It's been a while since our last newsletter as we've been busy working on our custom intelligence gathering solution, Bloodhound, which we look forward to launching in the near future. There's so much content and data out in the world and it can be hard to sift through the noise to get to the truly important and relevant information. Bloodhound helps us do that and the content in this newsletter is one of the outcomes from our platform.
Our aim is to bring you information and opinions that you may otherwise not have come across or thought about. In this edition we have collated some interesting content covering the topics of disruption, disruptive technology, climate change and the future in a post-pandemic world.
Industry 4.0 was first introduced in 2011 in Hannover. A recent study by SAP shows that most firms are focused on automation, AI and IOT.
We'll let you judge this one on your own. Blue Jeans and Bloody Tears
This is an area that is controversial. We've all been on those websites where the chatbots appear and we can't get rid of them and it ruins the customer experience. This is a case of making sure that you're delivering what your customers actually want. Ask them. There's no point implementing a new technology and thinking you're being disruptive just because it's the latest technology. Disruption is not just about being on the bleeding edge.
We recommend taking the 10 minutes to listen to this fascinating podcast. Digital Twins have multiple applications from manufacturing through to, in this case, being used to speed up the testing of drugs.
Follow @arabnews Hydrogen has long been touted as a clean alternative to fossil fuels. Now, as major economies prepare green investments to kickstart growth, advocates spy a golden chance to drag the niche energy into the mainstream of a post-pandemic world. Green hydrogen was pushed to the fore last week when Fatih Birol, head of the International Energy Agency, said the technology was ready for the big time and urged governments to channel investments into the fuel. Some countries, including the Netherlands, Australia and Portugal, have already begun investing in the technology. Now investors, politicians and businesses are pushing the EU and others to use its post-crisis recovery plan to support hydrogen in areas like trucking and heavy industry. The promise of hydrogen as a fuel to help power vehicles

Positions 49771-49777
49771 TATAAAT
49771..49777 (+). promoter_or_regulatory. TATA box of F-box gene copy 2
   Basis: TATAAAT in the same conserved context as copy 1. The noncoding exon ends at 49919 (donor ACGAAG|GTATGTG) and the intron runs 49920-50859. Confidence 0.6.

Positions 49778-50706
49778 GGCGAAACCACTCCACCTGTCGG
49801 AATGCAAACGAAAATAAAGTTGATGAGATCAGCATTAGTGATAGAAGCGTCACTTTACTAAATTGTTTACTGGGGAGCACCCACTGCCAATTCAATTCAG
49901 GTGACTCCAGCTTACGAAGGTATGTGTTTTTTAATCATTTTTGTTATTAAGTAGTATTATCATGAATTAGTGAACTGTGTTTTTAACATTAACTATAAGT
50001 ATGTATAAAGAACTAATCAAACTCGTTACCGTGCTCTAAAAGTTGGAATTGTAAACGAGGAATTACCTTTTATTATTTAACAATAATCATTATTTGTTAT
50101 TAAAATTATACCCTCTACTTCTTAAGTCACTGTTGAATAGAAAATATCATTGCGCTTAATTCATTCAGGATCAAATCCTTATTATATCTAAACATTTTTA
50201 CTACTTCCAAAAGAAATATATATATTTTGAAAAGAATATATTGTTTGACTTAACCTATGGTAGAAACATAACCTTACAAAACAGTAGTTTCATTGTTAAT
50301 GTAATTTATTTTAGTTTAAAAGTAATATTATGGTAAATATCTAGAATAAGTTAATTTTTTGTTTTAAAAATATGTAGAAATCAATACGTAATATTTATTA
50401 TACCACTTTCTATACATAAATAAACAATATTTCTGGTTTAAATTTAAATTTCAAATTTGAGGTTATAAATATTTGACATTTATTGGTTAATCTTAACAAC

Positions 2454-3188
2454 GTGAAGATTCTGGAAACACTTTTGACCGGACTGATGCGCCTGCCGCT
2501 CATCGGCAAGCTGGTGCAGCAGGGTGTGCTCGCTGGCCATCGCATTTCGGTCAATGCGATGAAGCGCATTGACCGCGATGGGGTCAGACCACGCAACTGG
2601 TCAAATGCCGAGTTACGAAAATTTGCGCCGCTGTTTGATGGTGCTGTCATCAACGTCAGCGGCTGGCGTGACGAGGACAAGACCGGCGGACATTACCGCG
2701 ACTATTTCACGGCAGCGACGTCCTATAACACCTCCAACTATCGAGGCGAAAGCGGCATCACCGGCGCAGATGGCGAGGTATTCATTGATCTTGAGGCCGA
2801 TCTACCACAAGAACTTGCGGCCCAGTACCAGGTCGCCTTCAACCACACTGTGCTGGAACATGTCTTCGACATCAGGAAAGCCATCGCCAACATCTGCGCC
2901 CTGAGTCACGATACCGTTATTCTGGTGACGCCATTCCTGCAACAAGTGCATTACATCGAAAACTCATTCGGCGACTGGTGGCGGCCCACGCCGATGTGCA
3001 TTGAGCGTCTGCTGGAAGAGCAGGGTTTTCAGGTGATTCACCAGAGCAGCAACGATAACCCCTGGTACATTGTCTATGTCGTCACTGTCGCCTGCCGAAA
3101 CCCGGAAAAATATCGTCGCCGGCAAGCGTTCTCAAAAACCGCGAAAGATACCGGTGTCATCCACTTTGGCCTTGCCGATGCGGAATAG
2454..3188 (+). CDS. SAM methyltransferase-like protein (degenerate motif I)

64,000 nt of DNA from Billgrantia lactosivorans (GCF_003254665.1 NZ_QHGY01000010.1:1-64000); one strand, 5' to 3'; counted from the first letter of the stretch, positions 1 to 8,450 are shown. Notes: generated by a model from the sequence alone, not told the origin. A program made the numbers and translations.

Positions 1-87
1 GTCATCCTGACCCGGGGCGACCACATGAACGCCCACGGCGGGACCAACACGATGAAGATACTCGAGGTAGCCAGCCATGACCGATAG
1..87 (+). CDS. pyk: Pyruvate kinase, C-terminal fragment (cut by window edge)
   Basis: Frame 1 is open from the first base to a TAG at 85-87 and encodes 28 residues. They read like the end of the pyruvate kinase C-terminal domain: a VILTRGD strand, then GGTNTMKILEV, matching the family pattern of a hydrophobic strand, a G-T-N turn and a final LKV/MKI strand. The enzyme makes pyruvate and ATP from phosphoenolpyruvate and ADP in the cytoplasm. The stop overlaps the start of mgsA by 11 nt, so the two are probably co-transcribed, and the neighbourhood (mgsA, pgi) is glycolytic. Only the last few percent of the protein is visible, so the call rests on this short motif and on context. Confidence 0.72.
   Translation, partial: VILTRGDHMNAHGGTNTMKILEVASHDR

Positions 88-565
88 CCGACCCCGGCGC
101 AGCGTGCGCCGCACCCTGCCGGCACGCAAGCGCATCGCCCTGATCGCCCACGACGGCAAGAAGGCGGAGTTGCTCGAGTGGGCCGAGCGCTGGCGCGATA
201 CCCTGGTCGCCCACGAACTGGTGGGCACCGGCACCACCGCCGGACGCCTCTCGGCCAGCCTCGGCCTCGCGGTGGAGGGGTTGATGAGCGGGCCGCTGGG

MBUX infotainment tech is its voice-activated virtual assistant. The company's artificial intelligence software allows a driver to search for destinations, control vehicle functions and more. And as MBUX evolves, Mercedes says improving this natural-language relationship between car and driver is particularly important. The goal is to "make the system even more natural," Nils Schanz, head of user interaction for Mercedes-Benz research and development, told members of the media during a Friday conference call. That means creating a system that's both more proactive and empathic, taking into account things like tone of voice or which person is talking in the car, serving "the right response and the right tone," Schanz said. This means MBUX might soon offer the option to remove its wake-up word -- the "Hey, Mercedes" command that activates the AI tech. But Schanz knows this isn't a solution everyone will want. "Some [drivers] prefer to have a proactiveness and some don't at all," Schanz s
Keeping with the AI theme, we see that latest improvement by Mercedes in their in-car technology with further enhancements to the NLP (natural language processing) capabilities, in particular around voice.
A car that can identify the tone of our voice and respond accordingly certainly has its potentials. Whether this type of technology is suited to motor vehicles or not remains to be seen.
This article clearly shows that it's not just in current times that we are seeing disruptive innovation and to that end we must make sure that we learn lessons from those who have trodden this path before us. True, the technology may be different, but the approach still applies.
The example of the De Havilland Mosquito in this article shows exactly that.
At APTIM-Solutions we are strong supports of efficiency and effectiveness and this is one area where technology really can assist. It's important, however, not to forget 2 key things:
This paper by a cohort of UK, US, Danish and Chinese scientists identifies the impact of the climate change challenge.
Our current annual averages are between 11 and 15 degrees while within the next 50 years, according to the paper, about one third of the population could be in a location where the average annual temperature is 29 degrees.
Also mentioned in the paper is a disagreement with the method of calculation by the European Commission on their ESG metrics; to which they are still waiting on a response.
A quote from CSIR is that â€œIn ten years' time, most of us will have at least one form of battery and rooftop solar photovoltaic [system], which we will at times be consuming and at other times selling [electricity from].
The rapid movement in this arena, and since this conference in March the more mainstream push towards embracing green energy in a post-covid-19 recovery further embeds the need for the embracing of a disruptive approach across all areas.
Increasing mass migration, including forced and non-forced displacement, is one of the primary forces that we monitor on a continual basis due to its importance in the disruptive future.
41.3 million internally displaced people is a staggering number, especially given that 75% are in only 10 countries. InterAction (alliance of international NGOs) have created a roadmap to start resolving this crisis.